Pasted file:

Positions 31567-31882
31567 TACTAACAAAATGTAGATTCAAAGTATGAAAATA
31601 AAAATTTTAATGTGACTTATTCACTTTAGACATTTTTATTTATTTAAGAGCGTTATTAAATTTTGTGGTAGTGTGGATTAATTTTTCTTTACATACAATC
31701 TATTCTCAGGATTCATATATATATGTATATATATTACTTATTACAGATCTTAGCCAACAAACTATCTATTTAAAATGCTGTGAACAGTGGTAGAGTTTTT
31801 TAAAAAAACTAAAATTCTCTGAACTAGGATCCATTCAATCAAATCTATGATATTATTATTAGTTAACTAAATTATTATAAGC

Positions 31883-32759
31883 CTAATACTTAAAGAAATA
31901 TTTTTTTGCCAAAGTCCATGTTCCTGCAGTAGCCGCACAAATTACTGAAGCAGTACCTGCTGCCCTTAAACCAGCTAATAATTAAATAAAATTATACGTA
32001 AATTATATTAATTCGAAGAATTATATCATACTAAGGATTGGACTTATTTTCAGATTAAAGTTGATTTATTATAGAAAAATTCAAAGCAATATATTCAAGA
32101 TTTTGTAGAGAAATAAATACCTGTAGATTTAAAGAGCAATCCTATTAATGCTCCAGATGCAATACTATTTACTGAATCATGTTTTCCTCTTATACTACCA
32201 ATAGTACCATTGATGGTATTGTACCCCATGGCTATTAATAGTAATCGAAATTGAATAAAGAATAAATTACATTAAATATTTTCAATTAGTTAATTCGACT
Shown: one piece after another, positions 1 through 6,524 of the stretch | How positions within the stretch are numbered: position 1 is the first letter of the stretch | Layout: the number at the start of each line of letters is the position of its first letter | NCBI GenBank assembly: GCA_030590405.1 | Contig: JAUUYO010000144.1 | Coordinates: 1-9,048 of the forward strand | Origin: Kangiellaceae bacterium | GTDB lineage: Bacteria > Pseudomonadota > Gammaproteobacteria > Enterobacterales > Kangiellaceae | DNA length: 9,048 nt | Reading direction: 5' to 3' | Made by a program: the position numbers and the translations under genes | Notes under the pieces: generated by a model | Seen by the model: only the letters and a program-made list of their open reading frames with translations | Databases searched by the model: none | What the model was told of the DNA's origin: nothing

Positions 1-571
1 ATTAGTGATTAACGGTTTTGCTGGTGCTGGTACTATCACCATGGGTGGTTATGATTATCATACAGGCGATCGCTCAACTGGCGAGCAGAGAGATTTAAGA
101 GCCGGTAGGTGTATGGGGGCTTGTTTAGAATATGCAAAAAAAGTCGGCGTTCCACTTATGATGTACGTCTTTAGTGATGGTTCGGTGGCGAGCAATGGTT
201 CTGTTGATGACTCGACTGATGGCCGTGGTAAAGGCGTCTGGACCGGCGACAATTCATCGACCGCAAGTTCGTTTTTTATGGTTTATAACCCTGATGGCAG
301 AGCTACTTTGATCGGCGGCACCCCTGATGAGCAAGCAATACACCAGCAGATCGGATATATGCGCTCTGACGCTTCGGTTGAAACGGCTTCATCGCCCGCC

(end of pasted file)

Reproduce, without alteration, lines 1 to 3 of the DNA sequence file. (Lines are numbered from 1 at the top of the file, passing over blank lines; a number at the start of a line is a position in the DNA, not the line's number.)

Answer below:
Positions 31567-31882
31567 TACTAACAAAATGTAGATTCAAAGTATGAAAATA
31601 AAAATTTTAATGTGACTTATTCACTTTAGACATTTTTATTTATTTAAGAGCGTTATTAAATTTTGTGGTAGTGTGGATTAATTTTTCTTTACATACAATC